A friend on Facebook updated her status yesterday with the remark that, in her view, the upcoming elections revolve around the choice between EU and LÍU, not the different party lists.
LÍU is the acronym for Landssamband Íslenskra Útvegsmanna, or The Federation of Icelandic Fishing Vessel Operators, an association for the interests of those who own and operate the largest fishing vessels in Iceland. One of the major issues for the upcoming elections concerns the fisheries management system which was implemented around 30 years ago in order to protect the fish stocks. Most people would agree that the system, as such, has proven its worth in terms of doing just that. However, the way it was implemented remains highly controversial.
The fisheries management system is based on the issuing of quotas for different types of fish that must be adhered to in any given fishing year. The quotas are arrived at through research conducted by the Marine Research Institute of Iceland, which uses modern technology to study the condition of different stocks. The system isn’t flawless, but so far at least it has managed to keep Iceland’s fish stocks from collapsing.
When the system was implemented nearly 30 years ago, a decision was made to allocate the quotas based on previous catch results. This effectively means that those who fished the most previously get the largest quota. Over the years, a handful of individuals have become incredibly wealthy based on the allocation of quotas. The fact that quota owners are allowed to transfer their quotas [i.e. sell them or rent them] has meant that quotas have in many cases been sold out of small villages around the country that were previously heavily dependent on fishing. With the quota gone, everything else collapses, such as fish processing and various service-related jobs, accounting for the debilitated state of many of those villages today.
This form of quota allocation has long been a heavy point of contention in Icelandic society and there is much anger that allocations from this common resource, i.e. Iceland’s fishing grounds, have served to make a few individuals fantastically rich. To add insult to injury, since the economic collapse it has transpired that many of these “quota kings” [as they are called in Icelandic] have mortgaged their quotas for massive loans on which they are at risk of defaulting — meaning that a large share of the unfished resource in the sea now effectively belongs to foreign creditors.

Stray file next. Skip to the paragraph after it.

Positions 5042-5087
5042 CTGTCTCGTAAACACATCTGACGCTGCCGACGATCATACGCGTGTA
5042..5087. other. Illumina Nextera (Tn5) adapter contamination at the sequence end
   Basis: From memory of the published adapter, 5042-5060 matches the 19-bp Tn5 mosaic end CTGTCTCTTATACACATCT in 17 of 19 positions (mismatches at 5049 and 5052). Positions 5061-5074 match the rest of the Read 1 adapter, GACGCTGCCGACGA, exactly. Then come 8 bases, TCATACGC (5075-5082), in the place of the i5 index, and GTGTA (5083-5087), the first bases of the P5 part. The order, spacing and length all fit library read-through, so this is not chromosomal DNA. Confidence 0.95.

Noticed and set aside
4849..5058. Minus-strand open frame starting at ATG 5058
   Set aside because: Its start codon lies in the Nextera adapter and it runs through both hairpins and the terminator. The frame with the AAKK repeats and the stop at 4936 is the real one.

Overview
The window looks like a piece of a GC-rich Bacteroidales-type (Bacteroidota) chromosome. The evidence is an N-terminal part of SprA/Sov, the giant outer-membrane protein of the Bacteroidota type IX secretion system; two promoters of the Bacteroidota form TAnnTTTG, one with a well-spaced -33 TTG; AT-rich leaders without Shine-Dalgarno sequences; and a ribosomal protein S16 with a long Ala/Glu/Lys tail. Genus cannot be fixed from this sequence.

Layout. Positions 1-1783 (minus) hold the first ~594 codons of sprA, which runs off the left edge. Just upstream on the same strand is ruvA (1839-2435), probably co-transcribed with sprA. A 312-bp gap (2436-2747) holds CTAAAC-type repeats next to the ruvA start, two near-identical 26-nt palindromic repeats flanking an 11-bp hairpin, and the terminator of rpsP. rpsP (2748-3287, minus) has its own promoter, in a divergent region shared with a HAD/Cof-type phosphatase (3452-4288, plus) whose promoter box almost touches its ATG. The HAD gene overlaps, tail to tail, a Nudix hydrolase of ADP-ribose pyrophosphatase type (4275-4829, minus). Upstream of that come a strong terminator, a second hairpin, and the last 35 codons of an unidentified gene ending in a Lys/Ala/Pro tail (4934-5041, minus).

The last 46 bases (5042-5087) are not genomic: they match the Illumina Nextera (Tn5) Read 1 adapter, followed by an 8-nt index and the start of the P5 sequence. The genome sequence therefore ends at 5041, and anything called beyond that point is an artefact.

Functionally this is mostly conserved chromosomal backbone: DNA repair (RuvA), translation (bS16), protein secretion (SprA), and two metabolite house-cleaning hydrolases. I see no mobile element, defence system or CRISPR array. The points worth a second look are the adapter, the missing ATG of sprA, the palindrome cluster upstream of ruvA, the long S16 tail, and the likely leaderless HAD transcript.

Last year, the UN’s Commission on Human Rights ruled that Iceland’s quota allocation system is unlawful because it is discriminatory. Yet the Independence Party, which if you’ve just joined us ruled this country for 18 years prior to the collapse of Iceland’s government in January, has resolutely refused to change the system despite widespread discontent. They have clearly been protecting the interests of the fat cats, and it is almost a given that the quota kings have paid handsomely into the coffers of the IP in the past, in return for the IP keeping the system in place. Now that the IP is no longer in control, the demand for a recall of the quota back to the people is growing increasingly louder.
Just before parliament recessed last week, the two coalition parties – the Social Democratic Alliance and the Left-Greens – tried unsuccessfully to pass a bill that would allow for amendments to Iceland’s constitution aimed at, among other things, returning the quotas to the people for a more fair system of allocation. The bill was not passed because the Independence Party successfully employed the stalling strategy by holding endless speeches, blabbering about nothing, even reciting names for no good reason and singing little ditties in the podium [see Árni Johnsen employing his very best stalling strategy here]. Consequently time ran out to be able to get the bill through parliament.
[How the Independence Party is still getting around a 23 percent following in the polls is completely beyond me; I JUST DON’T GET IT.]
Meanwhile, the question of EU accession, while prominent before, has become an increasingly heated topic in the last few days. More on that later, however.
MISERABLE WEATHER OUT THERE
We’ve had torrential horizontal rain all morning, with gale-force winds. The rain has since slowed to a trickle, but the wind remains. Hoping it will change, am starting to suffer from cabin fever. Currently 6C [43F], the sun came up at 5:31 am and will go down at 9:23 pm.